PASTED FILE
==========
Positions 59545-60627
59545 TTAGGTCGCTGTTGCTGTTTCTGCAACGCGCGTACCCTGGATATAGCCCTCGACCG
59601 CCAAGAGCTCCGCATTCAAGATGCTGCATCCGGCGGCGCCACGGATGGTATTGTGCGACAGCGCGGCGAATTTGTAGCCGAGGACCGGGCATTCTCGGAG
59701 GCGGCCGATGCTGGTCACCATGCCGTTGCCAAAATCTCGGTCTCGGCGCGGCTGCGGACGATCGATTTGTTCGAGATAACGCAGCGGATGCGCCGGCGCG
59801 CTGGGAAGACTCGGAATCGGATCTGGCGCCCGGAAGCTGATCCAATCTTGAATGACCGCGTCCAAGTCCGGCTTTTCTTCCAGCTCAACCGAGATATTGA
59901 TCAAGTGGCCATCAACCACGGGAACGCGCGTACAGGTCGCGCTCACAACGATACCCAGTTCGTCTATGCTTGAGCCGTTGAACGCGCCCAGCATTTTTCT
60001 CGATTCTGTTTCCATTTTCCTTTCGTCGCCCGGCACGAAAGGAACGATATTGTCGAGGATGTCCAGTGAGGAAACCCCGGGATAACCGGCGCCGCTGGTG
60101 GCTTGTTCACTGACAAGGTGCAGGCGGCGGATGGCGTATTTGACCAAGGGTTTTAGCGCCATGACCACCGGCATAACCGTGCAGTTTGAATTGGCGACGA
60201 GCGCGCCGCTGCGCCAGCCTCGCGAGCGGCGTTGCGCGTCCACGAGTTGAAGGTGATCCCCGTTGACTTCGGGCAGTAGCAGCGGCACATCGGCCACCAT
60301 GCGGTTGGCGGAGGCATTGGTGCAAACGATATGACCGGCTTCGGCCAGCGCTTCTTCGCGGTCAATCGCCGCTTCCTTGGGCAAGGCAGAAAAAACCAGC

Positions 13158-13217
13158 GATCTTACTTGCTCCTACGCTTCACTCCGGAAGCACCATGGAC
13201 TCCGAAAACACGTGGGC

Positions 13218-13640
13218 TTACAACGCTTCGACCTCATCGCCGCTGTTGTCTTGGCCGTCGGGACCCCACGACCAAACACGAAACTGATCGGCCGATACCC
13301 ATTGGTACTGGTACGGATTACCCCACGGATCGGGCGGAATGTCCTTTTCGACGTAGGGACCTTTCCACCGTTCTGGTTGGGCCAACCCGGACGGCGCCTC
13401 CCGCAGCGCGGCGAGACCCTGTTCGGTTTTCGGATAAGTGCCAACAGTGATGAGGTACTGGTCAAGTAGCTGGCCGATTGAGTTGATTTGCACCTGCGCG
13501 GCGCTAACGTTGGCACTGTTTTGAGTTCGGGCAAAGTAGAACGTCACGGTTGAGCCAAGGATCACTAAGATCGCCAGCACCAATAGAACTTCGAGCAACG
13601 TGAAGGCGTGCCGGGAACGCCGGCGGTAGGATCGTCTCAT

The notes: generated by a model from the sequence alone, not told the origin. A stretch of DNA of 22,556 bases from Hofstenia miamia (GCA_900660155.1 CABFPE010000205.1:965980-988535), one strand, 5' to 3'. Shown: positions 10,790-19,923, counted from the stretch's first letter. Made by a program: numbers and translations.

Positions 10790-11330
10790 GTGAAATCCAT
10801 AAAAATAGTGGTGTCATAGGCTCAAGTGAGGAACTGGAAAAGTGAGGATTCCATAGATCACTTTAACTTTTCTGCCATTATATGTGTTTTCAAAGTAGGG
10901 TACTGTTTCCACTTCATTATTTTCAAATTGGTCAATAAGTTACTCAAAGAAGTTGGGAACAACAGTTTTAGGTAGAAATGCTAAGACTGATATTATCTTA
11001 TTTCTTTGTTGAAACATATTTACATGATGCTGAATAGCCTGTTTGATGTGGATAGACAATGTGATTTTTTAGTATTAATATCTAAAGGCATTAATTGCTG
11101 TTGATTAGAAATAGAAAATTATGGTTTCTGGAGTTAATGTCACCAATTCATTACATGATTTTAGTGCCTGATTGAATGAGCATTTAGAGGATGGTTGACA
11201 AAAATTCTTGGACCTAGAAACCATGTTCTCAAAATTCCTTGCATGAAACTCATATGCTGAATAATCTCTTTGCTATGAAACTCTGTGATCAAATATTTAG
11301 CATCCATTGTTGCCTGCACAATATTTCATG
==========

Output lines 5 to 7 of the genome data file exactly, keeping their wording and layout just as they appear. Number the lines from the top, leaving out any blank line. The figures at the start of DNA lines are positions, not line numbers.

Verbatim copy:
59801 CTGGGAAGACTCGGAATCGGATCTGGCGCCCGGAAGCTGATCCAATCTTGAATGACCGCGTCCAAGTCCGGCTTTTCTTCCAGCTCAACCGAGATATTGA
59901 TCAAGTGGCCATCAACCACGGGAACGCGCGTACAGGTCGCGCTCACAACGATACCCAGTTCGTCTATGCTTGAGCCGTTGAACGCGCCCAGCATTTTTCT
60001 CGATTCTGTTTCCATTTTCCTTTCGTCGCCCGGCACGAAAGGAACGATATTGTCGAGGATGTCCAGTGAGGAAACCCCGGGATAACCGGCGCCGCTGGTG